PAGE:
Grand Coulee Dam: A staggering production

At the source of power for much of the Pacific Northwest, amazement at what man can build--and sadness at the costs. Photos: A view of Grand Coulee

GRAND COULEE, Wash.--I've got a jetpack on and I'm flying around, over, under and inside the Grand Coulee Dam, the largest power generator in the United States and the largest concrete construction in the country's history.

OK, I'm not literally flying around. It's all virtual--a self-controlled digital fly-around of the dam and its various component parts that's a feature of the dam's visitor center. But for a few seconds there, I swear I could almost feel the wind in my hair.

Grand Coulee Dam

The Grand Coulee Dam, which harnesses the immense power of the Columbia River to provide power to millions of Pacific Northwesterners and irrigates hundreds of thousands of acres of previously arid land, is truly a sight to behold.

We're not talking any puny Hoover Dam type of construction here. This is a project that contains enough concrete, or so a friendly recorded female voice in the visitor center informs me, to build a highway across the entire United States.

And as a power generator, the dam--which holds back waters from Lake Roosevelt reservoir and cycles it through three power plants--produces 20 billion kilowatt hours a year worth $950 million.

By itself, the dam's third, and most powerful, generator--which was completed in 1980, decades after the dam's 1942 opening--produces more than 60 percent of its energy output, enough to power Seattle and Portland, Ore.

I've come here as the latest stop on my Road Trip 2006 around the Pacific Northwest. So far, I've seen a number of fantastic and memorable sights: kinetic sculptures that can ford rivers; Howard Hughes' World War II-era wooden behemoth of an airplane; rain forests in Washington state's Olympic National Park; and more.

But this may be the most awesome thing I've seen, and not just because of what it can do. It is simply so big--a mile across and taller than the great Pyramid of Egypt--that it boggles the mind.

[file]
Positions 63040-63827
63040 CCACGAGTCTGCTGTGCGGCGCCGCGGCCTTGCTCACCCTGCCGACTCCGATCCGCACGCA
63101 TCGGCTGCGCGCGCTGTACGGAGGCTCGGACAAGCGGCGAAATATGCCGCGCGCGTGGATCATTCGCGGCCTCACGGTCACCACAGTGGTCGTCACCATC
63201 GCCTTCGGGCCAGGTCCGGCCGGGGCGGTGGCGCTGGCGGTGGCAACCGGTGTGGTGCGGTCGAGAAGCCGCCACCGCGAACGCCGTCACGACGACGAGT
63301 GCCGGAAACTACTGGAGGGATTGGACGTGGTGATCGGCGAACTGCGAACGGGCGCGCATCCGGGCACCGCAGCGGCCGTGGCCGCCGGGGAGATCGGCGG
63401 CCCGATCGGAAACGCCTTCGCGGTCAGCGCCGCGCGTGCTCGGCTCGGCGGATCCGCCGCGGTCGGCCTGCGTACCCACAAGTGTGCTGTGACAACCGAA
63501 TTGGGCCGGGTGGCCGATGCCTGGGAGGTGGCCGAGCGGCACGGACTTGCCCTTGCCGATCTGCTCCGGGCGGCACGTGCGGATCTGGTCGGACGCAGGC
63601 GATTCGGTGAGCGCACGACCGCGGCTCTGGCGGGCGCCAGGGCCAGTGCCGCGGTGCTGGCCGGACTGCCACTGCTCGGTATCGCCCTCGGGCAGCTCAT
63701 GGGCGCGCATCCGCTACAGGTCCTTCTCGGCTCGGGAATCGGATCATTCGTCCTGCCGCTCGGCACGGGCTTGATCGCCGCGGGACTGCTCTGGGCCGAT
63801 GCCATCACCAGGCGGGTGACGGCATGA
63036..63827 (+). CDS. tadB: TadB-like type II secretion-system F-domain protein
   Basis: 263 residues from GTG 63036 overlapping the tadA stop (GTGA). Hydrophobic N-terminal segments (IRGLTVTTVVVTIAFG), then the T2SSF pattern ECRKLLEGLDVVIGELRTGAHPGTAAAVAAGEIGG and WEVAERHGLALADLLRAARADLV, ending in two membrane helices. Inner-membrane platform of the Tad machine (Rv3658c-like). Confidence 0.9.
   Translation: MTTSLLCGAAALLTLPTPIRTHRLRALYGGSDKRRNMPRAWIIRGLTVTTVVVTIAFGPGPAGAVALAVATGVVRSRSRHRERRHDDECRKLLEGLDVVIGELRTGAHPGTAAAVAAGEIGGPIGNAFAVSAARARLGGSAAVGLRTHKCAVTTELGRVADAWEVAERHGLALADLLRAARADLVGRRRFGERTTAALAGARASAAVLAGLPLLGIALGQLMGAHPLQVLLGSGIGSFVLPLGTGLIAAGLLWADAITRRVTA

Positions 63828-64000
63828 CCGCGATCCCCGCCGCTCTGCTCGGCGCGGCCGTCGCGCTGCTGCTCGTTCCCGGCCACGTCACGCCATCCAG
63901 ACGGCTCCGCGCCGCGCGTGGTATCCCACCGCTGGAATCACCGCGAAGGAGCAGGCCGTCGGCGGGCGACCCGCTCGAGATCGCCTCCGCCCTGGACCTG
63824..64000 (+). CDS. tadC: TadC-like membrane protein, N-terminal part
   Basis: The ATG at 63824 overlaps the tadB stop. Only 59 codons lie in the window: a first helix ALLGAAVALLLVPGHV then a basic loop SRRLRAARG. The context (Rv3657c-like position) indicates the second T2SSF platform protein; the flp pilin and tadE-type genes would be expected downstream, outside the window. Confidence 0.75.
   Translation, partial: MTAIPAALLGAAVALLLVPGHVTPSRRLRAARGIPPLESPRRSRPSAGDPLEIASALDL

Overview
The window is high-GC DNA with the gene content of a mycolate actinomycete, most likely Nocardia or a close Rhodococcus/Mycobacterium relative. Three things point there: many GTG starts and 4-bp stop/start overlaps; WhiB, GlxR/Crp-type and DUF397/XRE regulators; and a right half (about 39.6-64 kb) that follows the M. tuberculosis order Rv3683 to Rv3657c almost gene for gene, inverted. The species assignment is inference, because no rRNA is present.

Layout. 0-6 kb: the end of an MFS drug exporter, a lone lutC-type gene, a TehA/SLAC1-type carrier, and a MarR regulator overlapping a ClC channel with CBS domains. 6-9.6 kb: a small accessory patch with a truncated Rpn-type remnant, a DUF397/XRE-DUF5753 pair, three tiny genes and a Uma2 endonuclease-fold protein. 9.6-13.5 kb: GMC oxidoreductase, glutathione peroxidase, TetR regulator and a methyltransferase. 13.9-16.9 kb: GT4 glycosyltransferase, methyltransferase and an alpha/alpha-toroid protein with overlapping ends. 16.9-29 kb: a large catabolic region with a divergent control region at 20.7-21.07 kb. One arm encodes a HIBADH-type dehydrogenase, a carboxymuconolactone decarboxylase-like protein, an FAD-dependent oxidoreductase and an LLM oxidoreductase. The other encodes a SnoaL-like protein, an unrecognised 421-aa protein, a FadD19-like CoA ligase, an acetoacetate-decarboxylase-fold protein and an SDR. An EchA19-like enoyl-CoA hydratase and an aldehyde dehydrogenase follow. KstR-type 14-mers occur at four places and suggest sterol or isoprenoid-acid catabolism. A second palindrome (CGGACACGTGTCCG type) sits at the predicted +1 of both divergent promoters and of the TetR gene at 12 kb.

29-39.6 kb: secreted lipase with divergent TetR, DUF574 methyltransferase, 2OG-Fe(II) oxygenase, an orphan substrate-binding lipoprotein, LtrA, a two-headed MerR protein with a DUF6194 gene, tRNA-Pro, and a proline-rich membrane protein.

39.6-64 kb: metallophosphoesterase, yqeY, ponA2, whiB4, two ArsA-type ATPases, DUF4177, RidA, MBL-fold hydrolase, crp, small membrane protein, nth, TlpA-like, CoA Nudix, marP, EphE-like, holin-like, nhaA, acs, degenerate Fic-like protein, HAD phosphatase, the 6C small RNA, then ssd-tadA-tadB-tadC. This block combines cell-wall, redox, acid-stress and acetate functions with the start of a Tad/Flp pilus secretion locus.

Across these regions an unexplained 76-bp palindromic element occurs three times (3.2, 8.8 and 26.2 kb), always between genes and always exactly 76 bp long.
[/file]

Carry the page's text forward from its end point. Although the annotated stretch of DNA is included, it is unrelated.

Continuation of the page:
The virtual fly-over is not the only technology used to tell the story of the dam. In fact, on Sunday night, before I was able to see the dam in daylight, I arrived in front of the visitor center for the nightly 10 p.m. laser light show that's projected directly onto the monstrous public-works project.

Road Trip 2006

As about 200 spectators sat on concrete bleachers outside the visitor center, a booming voice materialized, along with some cheesy 1980s-era electronic music, as the laser show began flashing across the entire mile-long face of the dam.

"Out of chaos, I was born," the voice shouted. "I am power. I am strength. I am the River Columbia. I am life."

Indeed, the story that accompanies the laser show that tells the dam's history is from the perspective of the Columbia River, the third-largest river in the U.S.

The story begins with a brief history of the river and the Indian tribes whose lifeblood it provided.

"With the greatest respect," the voice boomed," they named me the 'Big River.'"

But as local communities began to depend on the river for the irrigation of crops on otherwise arid lands, they quickly discovered that unnaturally high levels had been born of irregular heavy rains. And when the Great Depression began, the lack of rain and lower water levels threatened local agriculture.

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